My colleague Roger Schonfeld and I spend a great deal of time talking about lock-in: what it is, who is doing it, who is doing it well — and perhaps most curiously, why so many people and organizations seem to be unaware that they are in a marketing net until it is pulled tight. I recommend Roger’s Kitchen post on this topic, which you can find here; also look at Roger’s longer post on the Ithaka S+R site, which addresses some of the policy issues concerning workflow in the academy. Reading through the comments on Roger’s Kitchen post, though, leaves one with the impression that many people don’t know what lock-in is, confusing it with marketing, for example (it is a subset of, and in some instances an emergent property of, marketing), or not understanding that lock-in looks very different depending on whether you are the “lockor” or the “lockee.” Viewed at a high level, lock-in falls into three broad categories: Totalitarian, Authoritarian, and Democratic. It is the Democratic form of lock-in that is the most insidious.
Before going any further, I want to make the point, a point I make over and over until now even I am tired of hearing it, that this discussion has no moral dimension. There is no Manichean struggle in scholarly communications with Good fighting Evil, though to look at some library blogs or the effluvium from SPARC you would think that the devil had found a home on the boards of directors of the larger commercial firms. What we have instead is a suite of activities that are generated from the ground up, with each participant looking out for their own interests, as we would expect, and as we do ourselves in our personal dealings. The scholarly community has no unambiguous borders, despite cries to build a wall to keep out the commercial immigrants, and even capitalism itself. No one speaks for the community as a whole. Regarding lock-in, what we have is a situation where vendors want it and customers don’t. This is the natural order of things. Let the battle begin.
As for our taxonomy, what interests me is that people (mostly companies) that understand lock-in will often invoke one category in their defense of their own practices, which take place in another. Let’s work through the categories.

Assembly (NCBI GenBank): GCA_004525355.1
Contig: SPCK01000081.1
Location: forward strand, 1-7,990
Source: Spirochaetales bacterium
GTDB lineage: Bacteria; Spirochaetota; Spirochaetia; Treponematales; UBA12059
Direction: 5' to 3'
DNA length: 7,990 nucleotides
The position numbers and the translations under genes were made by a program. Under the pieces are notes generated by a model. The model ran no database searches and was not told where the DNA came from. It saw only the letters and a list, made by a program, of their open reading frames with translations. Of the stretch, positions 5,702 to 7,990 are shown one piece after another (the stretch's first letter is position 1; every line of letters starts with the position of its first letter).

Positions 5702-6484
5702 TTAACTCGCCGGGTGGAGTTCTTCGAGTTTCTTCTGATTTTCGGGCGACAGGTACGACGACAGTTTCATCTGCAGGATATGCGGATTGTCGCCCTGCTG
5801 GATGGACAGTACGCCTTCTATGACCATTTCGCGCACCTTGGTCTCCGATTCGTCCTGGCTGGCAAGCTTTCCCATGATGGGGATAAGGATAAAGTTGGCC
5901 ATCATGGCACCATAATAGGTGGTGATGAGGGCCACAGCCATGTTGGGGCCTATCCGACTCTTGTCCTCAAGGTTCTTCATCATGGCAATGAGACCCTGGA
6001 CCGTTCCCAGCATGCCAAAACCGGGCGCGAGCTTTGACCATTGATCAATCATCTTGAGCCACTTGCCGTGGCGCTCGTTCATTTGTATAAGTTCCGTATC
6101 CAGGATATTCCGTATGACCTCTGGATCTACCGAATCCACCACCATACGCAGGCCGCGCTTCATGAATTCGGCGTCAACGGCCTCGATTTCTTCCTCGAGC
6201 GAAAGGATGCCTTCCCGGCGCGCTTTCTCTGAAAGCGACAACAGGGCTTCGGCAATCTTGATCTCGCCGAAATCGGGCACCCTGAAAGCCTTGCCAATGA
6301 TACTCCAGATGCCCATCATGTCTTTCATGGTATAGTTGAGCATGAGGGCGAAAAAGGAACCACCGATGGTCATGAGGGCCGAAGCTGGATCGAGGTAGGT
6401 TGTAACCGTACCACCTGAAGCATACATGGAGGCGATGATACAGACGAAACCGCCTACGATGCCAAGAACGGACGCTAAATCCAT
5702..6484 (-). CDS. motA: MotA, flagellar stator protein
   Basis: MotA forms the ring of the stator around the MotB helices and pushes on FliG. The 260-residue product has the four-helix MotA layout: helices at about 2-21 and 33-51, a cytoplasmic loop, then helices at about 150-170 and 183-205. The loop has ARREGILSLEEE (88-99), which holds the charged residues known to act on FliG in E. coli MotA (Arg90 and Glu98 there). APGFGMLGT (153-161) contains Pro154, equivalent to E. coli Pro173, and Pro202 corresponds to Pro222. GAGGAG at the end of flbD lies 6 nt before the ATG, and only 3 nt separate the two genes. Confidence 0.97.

In the Totalitarian model of lock-in, every aspect of your activity is determined by a single vendor or institution. This may bring to mind an image of Stalin, but in fact you need look no further than the cheerful Apple icon on your phone or computer. I am drafting this post on a Mac laptop, glancing from time to time at my iPhone to keep an eye on the stable genius on Twitter, and last night I awoke to read on my iPad (Howard Zinn, People’s History of the United States). Apple does not play well with others. Some cables are proprietary, some services (e.g., iCloud) are available only to Apple users. If you want to pick and choose among services, Apple cannot be your preferred hardware company, as Apple tries to control every aspect of a user’s experience.
It’s worth remembering that the Totalitarian model was the norm in computing before personal computers came along. Software could only run on one brand of hardware; technologists were trained on equipment that came exclusively from IBM, DEC, Honeywell, and so forth, with very little communication among the manufacturers or the user base. There are no Totalitarian publishing companies (not that they don’t have aspirations), though there is some anxiety in the library world that the ILS could become a monolithic platform, tying libraries to a single vendor for a multitude of activities. (I may have something to say about ILS lock-in at a later time.)